Ultrawideband (UWB) random noise signals provide secure communications because they cannot, in general, be detected using conventional receivers and are jam-resistant. We describe the theoretical underpinnings of a novel spread spectrum technique that can be used for covert communications using transmissions over orthogonal polarization channels. The noise key and the noise-like modulated signal are transmitted over orthogonal polarizations to mimic unpolarized noise. Since the transmitted signal is featureless and appears unpolarized and noise-like, linearly polarized receivers are unable to identify, detect, or otherwise extract useful information from the signal. The wide bandwidth of the transmitting signal provides significant immunity from interference. Dispersive effects caused by the atmosphere and other factors are significantly reduced since both polarization channels operate over the same frequency band. The received signals are mixed together to accomplish demodulation. Excellent bit error rate performance is achieved even under adverse propagation conditions.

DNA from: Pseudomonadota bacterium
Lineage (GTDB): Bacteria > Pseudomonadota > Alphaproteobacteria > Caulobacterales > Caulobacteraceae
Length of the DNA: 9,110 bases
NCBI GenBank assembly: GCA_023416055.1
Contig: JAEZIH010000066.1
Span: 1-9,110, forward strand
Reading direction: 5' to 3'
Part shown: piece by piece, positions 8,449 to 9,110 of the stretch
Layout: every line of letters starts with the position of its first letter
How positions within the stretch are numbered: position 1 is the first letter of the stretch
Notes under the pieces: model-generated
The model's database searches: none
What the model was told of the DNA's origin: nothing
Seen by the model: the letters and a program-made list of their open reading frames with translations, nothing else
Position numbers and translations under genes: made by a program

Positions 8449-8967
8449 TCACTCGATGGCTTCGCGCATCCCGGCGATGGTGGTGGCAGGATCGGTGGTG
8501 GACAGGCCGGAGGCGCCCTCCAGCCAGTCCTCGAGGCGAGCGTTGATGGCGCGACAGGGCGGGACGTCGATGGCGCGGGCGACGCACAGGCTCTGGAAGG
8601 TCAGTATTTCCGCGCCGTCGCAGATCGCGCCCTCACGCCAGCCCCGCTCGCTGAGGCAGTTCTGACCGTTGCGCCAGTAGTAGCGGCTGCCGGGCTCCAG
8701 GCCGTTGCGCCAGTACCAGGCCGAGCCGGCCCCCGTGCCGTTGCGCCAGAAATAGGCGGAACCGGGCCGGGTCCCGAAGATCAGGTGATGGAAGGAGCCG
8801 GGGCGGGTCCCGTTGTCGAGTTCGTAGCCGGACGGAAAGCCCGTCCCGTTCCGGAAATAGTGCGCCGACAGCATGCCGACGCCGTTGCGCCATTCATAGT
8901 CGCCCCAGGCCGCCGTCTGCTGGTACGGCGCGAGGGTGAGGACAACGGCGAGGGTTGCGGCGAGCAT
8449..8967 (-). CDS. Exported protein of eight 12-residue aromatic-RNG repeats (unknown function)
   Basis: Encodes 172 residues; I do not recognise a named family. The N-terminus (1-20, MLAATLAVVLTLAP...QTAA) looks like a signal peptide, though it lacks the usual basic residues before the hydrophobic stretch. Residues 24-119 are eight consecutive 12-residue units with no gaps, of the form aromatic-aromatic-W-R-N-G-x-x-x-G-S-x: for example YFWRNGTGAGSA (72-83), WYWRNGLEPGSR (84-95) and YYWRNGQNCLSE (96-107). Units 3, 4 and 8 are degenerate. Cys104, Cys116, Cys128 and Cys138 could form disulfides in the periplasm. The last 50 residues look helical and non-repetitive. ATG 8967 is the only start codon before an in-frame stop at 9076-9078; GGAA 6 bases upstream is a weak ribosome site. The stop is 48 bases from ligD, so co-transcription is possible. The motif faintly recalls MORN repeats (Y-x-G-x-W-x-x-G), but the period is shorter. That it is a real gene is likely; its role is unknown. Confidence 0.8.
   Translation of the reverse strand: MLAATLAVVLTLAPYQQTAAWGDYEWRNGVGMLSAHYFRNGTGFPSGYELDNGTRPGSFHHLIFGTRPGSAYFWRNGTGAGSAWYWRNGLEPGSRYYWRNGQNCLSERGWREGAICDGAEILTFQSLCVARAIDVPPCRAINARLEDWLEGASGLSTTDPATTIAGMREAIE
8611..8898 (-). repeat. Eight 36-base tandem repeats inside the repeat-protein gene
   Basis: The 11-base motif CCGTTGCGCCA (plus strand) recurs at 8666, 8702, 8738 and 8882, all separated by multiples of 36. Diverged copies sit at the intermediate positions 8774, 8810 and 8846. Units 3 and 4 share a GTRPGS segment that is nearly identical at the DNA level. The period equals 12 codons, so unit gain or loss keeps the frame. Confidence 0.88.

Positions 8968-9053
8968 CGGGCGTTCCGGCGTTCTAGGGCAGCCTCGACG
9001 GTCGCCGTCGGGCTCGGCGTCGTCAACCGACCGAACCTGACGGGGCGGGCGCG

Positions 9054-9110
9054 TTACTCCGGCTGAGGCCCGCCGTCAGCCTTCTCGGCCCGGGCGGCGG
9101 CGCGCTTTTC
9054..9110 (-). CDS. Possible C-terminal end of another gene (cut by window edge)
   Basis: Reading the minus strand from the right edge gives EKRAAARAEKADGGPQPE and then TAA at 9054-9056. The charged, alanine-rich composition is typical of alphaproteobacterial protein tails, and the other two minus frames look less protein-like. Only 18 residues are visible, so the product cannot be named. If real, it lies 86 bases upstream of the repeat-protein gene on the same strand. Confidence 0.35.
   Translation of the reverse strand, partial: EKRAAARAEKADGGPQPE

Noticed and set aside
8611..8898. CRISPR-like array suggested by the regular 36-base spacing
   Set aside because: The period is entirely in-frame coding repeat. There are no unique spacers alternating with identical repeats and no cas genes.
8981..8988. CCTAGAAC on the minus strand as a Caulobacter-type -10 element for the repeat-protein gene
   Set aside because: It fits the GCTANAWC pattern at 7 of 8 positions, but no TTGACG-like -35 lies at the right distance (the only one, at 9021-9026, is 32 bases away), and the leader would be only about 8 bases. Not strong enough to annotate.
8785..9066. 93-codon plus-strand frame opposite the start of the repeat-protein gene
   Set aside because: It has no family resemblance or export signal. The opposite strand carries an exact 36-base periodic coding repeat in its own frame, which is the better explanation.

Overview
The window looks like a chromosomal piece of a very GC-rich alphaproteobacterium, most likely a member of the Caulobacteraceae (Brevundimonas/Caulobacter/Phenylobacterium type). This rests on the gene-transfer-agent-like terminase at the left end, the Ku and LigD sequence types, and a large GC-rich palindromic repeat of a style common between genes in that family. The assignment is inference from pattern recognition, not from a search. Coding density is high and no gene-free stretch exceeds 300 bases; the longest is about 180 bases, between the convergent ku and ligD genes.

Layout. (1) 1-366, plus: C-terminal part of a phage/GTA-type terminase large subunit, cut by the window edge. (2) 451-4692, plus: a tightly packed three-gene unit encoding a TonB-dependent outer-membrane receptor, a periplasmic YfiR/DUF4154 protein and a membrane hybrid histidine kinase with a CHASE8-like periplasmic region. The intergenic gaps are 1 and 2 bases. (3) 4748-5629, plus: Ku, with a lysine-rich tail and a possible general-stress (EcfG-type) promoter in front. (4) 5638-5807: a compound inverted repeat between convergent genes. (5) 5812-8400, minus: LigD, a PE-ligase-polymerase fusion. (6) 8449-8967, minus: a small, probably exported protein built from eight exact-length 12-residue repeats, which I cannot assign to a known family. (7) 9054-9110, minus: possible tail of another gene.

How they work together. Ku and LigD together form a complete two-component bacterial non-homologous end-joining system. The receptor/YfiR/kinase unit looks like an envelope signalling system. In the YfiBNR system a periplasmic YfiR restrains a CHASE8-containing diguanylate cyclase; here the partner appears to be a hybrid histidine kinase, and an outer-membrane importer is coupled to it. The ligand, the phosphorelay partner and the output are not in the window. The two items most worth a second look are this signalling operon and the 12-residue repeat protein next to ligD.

The primary objectives of today's wireless secure communications systems are to simultaneously and reliably provide communications that are robust to jamming and provide low probability of detection and low probability of intercept in hostile environments. Spread spectrum techniques, such as direct-sequence spread-spectrum systems and frequency-hopping spread-spectrum systems, have been widely used in wireless military applications for many years. Such systems have the ability to communicate in the presence of intentional interference and also permit transmission with a very low-power spectral density by spreading the signal energy over a large bandwidth to thwart detection [1, 2]. Thus, spread spectrum techniques offer both security and low probability of detection features. However, statistical processing techniques, such as triple correlation [3, 4], autocorrelation fluctuation estimators , and multihop maximum likelihood detection  have been developed which exploit the statistical properties of the pseudonoise sequences used in direct-sequence spread-spectrum systems and the pseudorandom frequency-hopping sequences used in frequency-hopping spread-spectrum systems, thereby permitting third parties to detect the hidden message signal. Further research has revealed that the chaotic and ultrawideband (UWB) noise waveforms are ideal solutions to combat detection and exploitation since the transmitted signals have unpredictable random-like behavior and do not possess repeatable features for signal identification purposes [7–9].